While there are other forms of contactless payment out there, NFC technology is the clear winner at the point of sale. With NFC payments, the needs of merchants and consumers line up exactly. The benefits can be summed up in three easy words: security, speed and affordability.
Security: NFC technology is incredibly secure, physically and electronically. Physically, as a short-range radio frequency, NFC is highly secure. Electronically, data is encrypted via tokenization, adhering to PCI and EMV standards.
Speed: Compared to the typical 10 second transaction time for chip-reader transactions (8), NFC is blindingly fast, averaging 2-5 seconds per transaction. For a consumer at the point of sale, every additional second spent waiting becomes exponentially aggravating. NFC speed is a welcome relief.
Affordability: There are no additional interchange fees to process NFC transactions. Transactions made through Apple Pay, Samsung Pay and Android Pay are processed as card present (1) (2) (3). Thus, transaction cost is not a barrier for merchants or consumers.
Role of the Mobile Wallet
Mobile wallets are the key element that allow NFC transactions to happen. Mobile wallets are payment apps, which are downloaded onto a smartphone. They serve as links to consumer payment accounts (as well as store loyalty programs, incentive programs, and more.) To set up a mobile wallet, the consumer simply loads credit, debit or other payment information into the app. Account data is then tokenized, meaning that the actual account number is not stored in the consumer’s mobile wallet, only a dynamic token. In addition, to authorize a transaction, the consumer must enter a passcode, such as a thumbprint or 4-digit code. Thus, if a smartphone is stolen, there’s no need to worry about thieves hacking account numbers from a mobile wallet, or going on a retail shopping spree.
Right now, the US mobile wallet market is dominated by three major payment services: Apple Pay, Android Pay, and Samsung Pay. While each has its own benefits and quirks, overall they provide a convenient, secure and value-added service for consumers. As of June 2016, 25% of consumers with compatible smartphones have enrolled in a mobile wallet program (4). This rate of enrollment will increase as consumers upgrade their smartphones over time to devices that support mobile wallets, and as consumer familiarity with mobile payments increases.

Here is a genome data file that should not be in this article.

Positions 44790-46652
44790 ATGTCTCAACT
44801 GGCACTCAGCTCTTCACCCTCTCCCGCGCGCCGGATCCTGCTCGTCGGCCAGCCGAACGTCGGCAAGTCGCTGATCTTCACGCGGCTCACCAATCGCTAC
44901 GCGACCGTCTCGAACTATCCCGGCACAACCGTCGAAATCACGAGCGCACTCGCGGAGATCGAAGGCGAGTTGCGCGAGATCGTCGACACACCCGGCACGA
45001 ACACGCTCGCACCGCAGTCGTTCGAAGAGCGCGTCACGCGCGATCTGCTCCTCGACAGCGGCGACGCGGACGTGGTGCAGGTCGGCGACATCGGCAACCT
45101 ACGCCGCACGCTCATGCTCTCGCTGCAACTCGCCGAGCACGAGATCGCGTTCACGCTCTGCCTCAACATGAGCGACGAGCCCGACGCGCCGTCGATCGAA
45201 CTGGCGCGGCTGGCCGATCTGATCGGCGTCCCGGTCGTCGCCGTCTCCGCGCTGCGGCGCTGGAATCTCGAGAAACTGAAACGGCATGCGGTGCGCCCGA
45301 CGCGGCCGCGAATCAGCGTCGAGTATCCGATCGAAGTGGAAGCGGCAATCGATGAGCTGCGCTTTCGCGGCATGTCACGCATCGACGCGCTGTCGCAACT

NFC and Your Merchants
While NFC is an ideal payment technology for our increasingly interconnected world, there are still some barriers to its use. In this article series, we’ll discuss those challenges in depth, as well as their solutions. We’ll take an in-depth look at the enormous market opportunity mobile payments bring to the point of sale. The POS market is finally ready for the mobile payment revolution. Let’s make sure your merchants are too.
1. “About Apple Pay for Merchants.” Apple, accessed Sept. 13, 2016, https://support.apple.com/en-us/HT204274
2. “Introduction to Samsung Pay.” Card Fellow, Ellen Cunningham, accessed Sept. 14, 2016 https://www.cardfellow.com/introduction-to-samsung-pay/
3. “Transaction Fees.” Google, accessed Sept. 14, 2016, https://support.google.com/androidpay/merchant/answer/6288971?hl=en
4. “Still a Long Way from an Apple (pay) a Day.” First Annapolis, Aug. 30, 2016, http://www.firstannapolis.com/news/still-a-long-way-from-an-apple-pay-a-day
5. “RFID vs NFC.” RFID Insider, James Thrasher, Oct. 11, 2013, http://blog.atlasrfidstore.com/rfid-vs-nfc
6. “NFC Tokeniztion.” Dummies. Robert Sabella Accessed September 1, 2016, http://www.dummies.com/consumer-electronics/nfc-tokenization/
7. “Mobile Payments Will Triple in the US in 2016.” eMarketer. Oct 26, 2015. http://www.emarketer.com/Article/Mobile-Payments-Will-Triple-US-2016/1013147
8. “One in Five Consumers Say Paying With Chip Cards…” Harbortouch, Accessed Sept. 9, 2016, http://www.harbortouch.com/blog/one-in-five-consumers-say-paying-with-chip-enabled-credit-cards-takes-too-long/